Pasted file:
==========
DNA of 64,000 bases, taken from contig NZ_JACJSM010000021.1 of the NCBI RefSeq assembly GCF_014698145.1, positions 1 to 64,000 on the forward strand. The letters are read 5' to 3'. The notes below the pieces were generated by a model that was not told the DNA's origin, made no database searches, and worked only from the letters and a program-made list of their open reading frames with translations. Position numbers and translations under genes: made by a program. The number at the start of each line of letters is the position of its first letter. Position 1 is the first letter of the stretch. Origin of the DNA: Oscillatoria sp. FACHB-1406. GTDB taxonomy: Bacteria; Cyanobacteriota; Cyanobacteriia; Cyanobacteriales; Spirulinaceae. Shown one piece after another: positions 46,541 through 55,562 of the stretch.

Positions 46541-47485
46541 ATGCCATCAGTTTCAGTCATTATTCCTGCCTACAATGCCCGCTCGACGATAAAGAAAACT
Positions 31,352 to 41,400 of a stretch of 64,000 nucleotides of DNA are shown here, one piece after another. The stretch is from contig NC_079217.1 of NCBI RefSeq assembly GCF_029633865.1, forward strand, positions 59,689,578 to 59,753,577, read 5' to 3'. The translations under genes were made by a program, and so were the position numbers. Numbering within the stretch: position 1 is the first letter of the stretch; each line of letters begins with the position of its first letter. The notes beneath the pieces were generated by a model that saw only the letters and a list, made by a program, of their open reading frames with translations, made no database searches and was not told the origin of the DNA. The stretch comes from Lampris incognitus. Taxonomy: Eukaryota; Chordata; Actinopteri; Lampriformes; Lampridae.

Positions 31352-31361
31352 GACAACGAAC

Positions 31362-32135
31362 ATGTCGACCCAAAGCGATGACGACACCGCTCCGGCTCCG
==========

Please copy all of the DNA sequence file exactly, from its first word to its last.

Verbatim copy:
DNA of 64,000 bases, taken from contig NZ_JACJSM010000021.1 of the NCBI RefSeq assembly GCF_014698145.1, positions 1 to 64,000 on the forward strand. The letters are read 5' to 3'. The notes below the pieces were generated by a model that was not told the DNA's origin, made no database searches, and worked only from the letters and a program-made list of their open reading frames with translations. Position numbers and translations under genes: made by a program. The number at the start of each line of letters is the position of its first letter. Position 1 is the first letter of the stretch. Origin of the DNA: Oscillatoria sp. FACHB-1406. GTDB taxonomy: Bacteria; Cyanobacteriota; Cyanobacteriia; Cyanobacteriales; Spirulinaceae. Shown one piece after another: positions 46,541 through 55,562 of the stretch.

Positions 46541-47485
46541 ATGCCATCAGTTTCAGTCATTATTCCTGCCTACAATGCCCGCTCGACGATAAAGAAAACT
Positions 31,352 to 41,400 of a stretch of 64,000 nucleotides of DNA are shown here, one piece after another. The stretch is from contig NC_079217.1 of NCBI RefSeq assembly GCF_029633865.1, forward strand, positions 59,689,578 to 59,753,577, read 5' to 3'. The translations under genes were made by a program, and so were the position numbers. Numbering within the stretch: position 1 is the first letter of the stretch; each line of letters begins with the position of its first letter. The notes beneath the pieces were generated by a model that saw only the letters and a list, made by a program, of their open reading frames with translations, made no database searches and was not told the origin of the DNA. The stretch comes from Lampris incognitus. Taxonomy: Eukaryota; Chordata; Actinopteri; Lampriformes; Lampridae.

Positions 31352-31361
31352 GACAACGAAC

Positions 31362-32135
31362 ATGTCGACCCAAAGCGATGACGACACCGCTCCGGCTCCG